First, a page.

Hypocrisy infuriates me. Listening to U.S. Congressional representatives talking about the tragedy of pulling out of Afghanistan and the devastating effects on women and girls is hypocrisy. There have been so many examples of women’s inequality in this country that it is hard not to see this outcry as hypocrisy in politics.
Watching the latest abortion restrictions take effect in Texas as the anti-vaxxers cry “my body, my rights” is hypocrisy.
Our government has not supported women and girls since our founding. We need to offer equal rights for all here at home.
Hypocrisy is at play when someone pretends to believe something or behaves in a way that they do not really value. The good old Merriam-Webster online dictionary states that hypocrisy “is a feigning to be what one is not, or to believe what one does not; behavior that contradicts what one claims to believe or feel. Especially: the false assumption of an appearance of virtue or religion.”
We are all hypocrites at one time or another. Most of us do not live our lives in strict alignment with our moral or religious values or beliefs all the time. We tell “white lies” to spare someone’s embarrassment. We stretch the truth in a story to make it more interesting. The tipping point is when one knowingly lives in opposition to ones professed core values. The dangerous tipping point is when people are harmed by your deliberate, uncaring actions.
I think of my friend Jane living her values as a coach of young girls. She cheered and shouted when girls from both teams had great plays. Meanwhile, I sat in the stands with parents of her team who were appalled that their coach was applauding the other team for good sporting skills.
These were young girls who were learning skills, being physically active, and enjoying themselves. This was a game for fun and practice; not with top champion consequences. The girls enjoyed knowing when they did something well. To me, it was great to see my friend reward everyone for their success. Why isn’t the joy of the game — learning new skills — the value?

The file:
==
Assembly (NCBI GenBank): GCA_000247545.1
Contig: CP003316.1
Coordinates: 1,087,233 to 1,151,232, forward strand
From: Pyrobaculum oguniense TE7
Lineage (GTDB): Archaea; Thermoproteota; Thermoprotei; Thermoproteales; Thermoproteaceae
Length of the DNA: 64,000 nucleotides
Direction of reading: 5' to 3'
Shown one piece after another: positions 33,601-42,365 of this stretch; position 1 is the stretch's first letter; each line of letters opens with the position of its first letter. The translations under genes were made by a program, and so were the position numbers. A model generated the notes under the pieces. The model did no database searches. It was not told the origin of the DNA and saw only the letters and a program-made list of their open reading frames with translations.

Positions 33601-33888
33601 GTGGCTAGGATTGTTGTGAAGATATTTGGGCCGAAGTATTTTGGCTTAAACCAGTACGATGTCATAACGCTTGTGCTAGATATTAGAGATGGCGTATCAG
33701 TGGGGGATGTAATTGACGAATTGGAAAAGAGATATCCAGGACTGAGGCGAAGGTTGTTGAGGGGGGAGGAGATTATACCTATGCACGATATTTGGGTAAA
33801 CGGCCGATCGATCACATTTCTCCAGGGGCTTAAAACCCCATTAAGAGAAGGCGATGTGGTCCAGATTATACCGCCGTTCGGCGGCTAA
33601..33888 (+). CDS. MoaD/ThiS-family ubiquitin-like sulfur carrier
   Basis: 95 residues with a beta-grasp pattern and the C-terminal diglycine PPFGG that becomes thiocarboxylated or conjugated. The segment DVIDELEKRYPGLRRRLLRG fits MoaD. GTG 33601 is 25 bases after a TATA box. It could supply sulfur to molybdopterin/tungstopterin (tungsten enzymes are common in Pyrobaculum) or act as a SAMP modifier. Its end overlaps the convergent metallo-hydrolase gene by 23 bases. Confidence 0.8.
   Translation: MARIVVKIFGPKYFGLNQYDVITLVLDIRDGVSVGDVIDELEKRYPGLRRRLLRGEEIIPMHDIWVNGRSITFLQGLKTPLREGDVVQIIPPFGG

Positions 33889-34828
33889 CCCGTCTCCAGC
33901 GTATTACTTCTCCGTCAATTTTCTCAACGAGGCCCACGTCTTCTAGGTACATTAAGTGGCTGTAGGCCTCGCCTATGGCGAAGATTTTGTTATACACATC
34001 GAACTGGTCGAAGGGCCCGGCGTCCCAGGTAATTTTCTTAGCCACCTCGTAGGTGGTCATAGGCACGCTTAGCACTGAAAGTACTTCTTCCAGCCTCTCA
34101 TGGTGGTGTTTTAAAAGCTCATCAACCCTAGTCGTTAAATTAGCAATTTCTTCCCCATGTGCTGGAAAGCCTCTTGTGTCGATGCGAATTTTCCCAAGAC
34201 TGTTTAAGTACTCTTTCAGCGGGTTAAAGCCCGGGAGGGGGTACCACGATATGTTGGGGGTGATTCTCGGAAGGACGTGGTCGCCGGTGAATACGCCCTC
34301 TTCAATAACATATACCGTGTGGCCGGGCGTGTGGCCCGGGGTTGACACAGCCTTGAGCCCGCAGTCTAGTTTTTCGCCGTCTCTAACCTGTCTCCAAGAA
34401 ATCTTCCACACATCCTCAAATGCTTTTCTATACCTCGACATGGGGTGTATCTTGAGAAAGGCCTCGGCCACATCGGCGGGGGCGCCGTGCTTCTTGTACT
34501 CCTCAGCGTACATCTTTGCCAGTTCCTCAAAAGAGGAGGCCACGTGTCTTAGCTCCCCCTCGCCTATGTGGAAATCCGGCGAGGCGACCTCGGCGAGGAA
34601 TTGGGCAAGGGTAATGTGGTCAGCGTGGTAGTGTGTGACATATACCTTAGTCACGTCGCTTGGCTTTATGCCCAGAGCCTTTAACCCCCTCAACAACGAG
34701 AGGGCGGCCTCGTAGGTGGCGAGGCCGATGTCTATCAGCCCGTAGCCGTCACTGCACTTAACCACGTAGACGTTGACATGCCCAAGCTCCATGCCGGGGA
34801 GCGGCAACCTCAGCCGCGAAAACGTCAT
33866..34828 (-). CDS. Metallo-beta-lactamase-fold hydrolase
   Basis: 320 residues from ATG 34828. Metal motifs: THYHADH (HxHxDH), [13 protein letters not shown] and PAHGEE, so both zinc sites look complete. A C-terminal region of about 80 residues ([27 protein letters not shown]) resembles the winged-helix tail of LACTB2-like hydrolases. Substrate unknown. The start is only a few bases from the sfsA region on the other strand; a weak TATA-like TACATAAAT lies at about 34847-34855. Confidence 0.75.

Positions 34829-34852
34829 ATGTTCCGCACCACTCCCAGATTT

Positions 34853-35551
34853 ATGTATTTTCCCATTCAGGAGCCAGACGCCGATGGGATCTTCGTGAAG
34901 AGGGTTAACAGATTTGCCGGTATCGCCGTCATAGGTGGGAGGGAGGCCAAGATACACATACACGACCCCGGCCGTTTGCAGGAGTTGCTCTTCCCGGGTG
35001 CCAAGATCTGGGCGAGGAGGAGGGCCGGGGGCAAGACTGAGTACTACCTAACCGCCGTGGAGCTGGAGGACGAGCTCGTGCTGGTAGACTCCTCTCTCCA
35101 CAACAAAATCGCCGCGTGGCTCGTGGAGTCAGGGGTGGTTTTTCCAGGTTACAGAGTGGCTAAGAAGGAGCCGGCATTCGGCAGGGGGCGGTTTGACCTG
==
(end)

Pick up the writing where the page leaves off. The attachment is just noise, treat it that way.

Many people agreed with Trump setting a date to withdraw U.S. troops from Afghanistan. When Biden stuck with that plan, why did people change their opinion about ending the “forever” war?
If you think the government should not force you to be vaccinated because it infringes on your personal freedom of “my body, my right,” then how can you not agree with that same value for a woman’s right to “my body, my right” for her healthcare?
I have to force myself to look at my values and support or acknowledge people (including politicians) who share those values — even if I don’t agree with all of their positions.
George W Bush was not my preferred candidate for President, but I did agree with some of his actions. He is credited with doing more to combat AIDS, especially in Africa, than any other previous president. Bush also was a leader in the United Nations effort to raise global funding to fight AIDS. The program was not perfect, and did not include whole healthcare. It promoted abstinence-only requirements that I do not agree with. But it was important humanitarian funding that saved lives, which I do support.
Maybe I am naive. Time has proven that most people do not do the right thing or make the moral choice when called upon for the greater good.
Our moral compass, religion, or humanity can create a values foundation on which to base our decisions. The first step is to discern your own values and the next step is to live them. If we do not support our values wherever we see them, that is hypocrisy.